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Keep It Up in Spain

One of the favourite cinema posters I have in my archive is from Mary’s 1978 release El Decapendon. If you’ve never heard of this film before, that’s totally understandable, since it’s the Spanish version of 1976’s historical sex romp, Keep It Up Downstairs, directed by the wonderful Robert Young.

Keep It Up Downstairs premiered in the UK on 29 July 1976 at the now-demolished ABC cinema on London’s Edgware Road. The film was the first in which Mary was credited on-screen with her ‘Millington’ moniker, and despite relatively lavish production values (for a British sex comedy) and a cast boasting Diana Dors, Francoise Pascal and Willie Rushton, the movie was sadly not a box office success.

El Decapendon Mary Millington

As with most sex comedies of the era it was shot with additional hardcore sequences. In the case of Keep It Up Downstairs these extra scenes were overseen – rather surprisingly – by producer Hazel Adair, best known as the co-creator of ITV soap opera, Crossroads. The more explicit (and dubbed) version of the film was released throughout Europe, to varying degrees of success. Nearly two years after its British debut, it premiered in Spain on 5 June 1978, released by Mundial Films, under the title El Decapendon, a spoof on director Pier Pablo Pasolini’s hugely controversial Italian film, Il Decameron.

El Decapendon 1978 poster

Despite Mary’s fairly small supporting role in the movie, as saucy scullery maid Polly, on the Spanish poster she totally dominates the colourful artwork – caught in a clinch with co-star Simon Brent.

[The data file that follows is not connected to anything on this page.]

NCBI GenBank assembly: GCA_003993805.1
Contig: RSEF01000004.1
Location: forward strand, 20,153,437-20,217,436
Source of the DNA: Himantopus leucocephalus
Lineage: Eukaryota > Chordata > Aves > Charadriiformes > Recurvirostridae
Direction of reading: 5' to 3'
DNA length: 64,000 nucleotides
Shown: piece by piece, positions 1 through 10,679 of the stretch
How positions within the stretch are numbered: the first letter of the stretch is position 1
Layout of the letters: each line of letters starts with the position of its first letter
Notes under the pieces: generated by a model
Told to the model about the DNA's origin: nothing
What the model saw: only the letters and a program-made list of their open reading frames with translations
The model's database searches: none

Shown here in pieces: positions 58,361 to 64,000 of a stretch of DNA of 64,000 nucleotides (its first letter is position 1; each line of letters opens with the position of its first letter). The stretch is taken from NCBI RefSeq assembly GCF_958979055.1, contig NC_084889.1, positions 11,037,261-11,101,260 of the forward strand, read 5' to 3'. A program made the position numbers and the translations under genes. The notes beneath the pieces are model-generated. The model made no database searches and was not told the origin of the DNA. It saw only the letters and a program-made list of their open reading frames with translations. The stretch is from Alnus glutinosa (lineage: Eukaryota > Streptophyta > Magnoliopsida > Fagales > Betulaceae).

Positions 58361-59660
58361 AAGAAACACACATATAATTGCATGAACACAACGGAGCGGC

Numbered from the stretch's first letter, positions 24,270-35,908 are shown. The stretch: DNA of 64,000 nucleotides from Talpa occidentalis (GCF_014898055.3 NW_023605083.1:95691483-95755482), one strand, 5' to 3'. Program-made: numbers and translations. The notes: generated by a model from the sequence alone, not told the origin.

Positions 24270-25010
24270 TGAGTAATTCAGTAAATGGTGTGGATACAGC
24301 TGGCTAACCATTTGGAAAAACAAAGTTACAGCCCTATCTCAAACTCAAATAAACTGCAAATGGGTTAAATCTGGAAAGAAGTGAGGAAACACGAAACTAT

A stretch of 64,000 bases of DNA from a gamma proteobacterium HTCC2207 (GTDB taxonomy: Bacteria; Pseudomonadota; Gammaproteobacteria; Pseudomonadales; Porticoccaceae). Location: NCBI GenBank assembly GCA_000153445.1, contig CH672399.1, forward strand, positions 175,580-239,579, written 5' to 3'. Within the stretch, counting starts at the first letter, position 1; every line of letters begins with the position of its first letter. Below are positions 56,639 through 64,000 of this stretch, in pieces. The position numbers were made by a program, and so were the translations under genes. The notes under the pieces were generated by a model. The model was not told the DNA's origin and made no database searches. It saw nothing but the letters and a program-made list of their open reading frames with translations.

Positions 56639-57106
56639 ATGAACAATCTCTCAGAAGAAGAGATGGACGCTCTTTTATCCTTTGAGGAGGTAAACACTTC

All words strictly © Simon Sheridan 2017

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Happy Birthday… ‘Come Play with Me’

Exactly 40 years ago – 28 April 1977 – something quite extraordinary happened; a low budget sex comedy named Come Play with Me opened at the Moulin Cinema at 42-44 Great Windmill Street, Soho, and changed British cinema history forever. Regular readers of producer David Sullivan’s magazines, like Whitehouse and Playbirds, had been anxiously waiting for this momentous day with baited breath. Come Play with Me had been relentlessly promoted within the pages of his top-shelf publications since the previous October, when shooting had commenced. Hardcore photographs from the ‘overseas version’ and extravagant flowery prose promised cinema-goers “Mary Millington and 20 nymphomaniac nurses in the rawest, most explicit British film ever made”. What punters got for their admission price of 90p was something quite different, not that anybody seemed to be complaining.

“It had Mary appearing in it, so I knew I could sell it,” says David Sullivan today. “It was as easy as that! The fans wanted to see her. It didn’t matter that she didn’t have a big part. It made no real difference what the film was about. Having said that, I have a soft spot for Come Play with Me. It’s a cute little movie. I was a big fan of Irene Handl. She offered to go topless had she been a few years younger! All the cast enjoyed it, despite what you read!”

Come Play with Me (Moulin cinema 1978)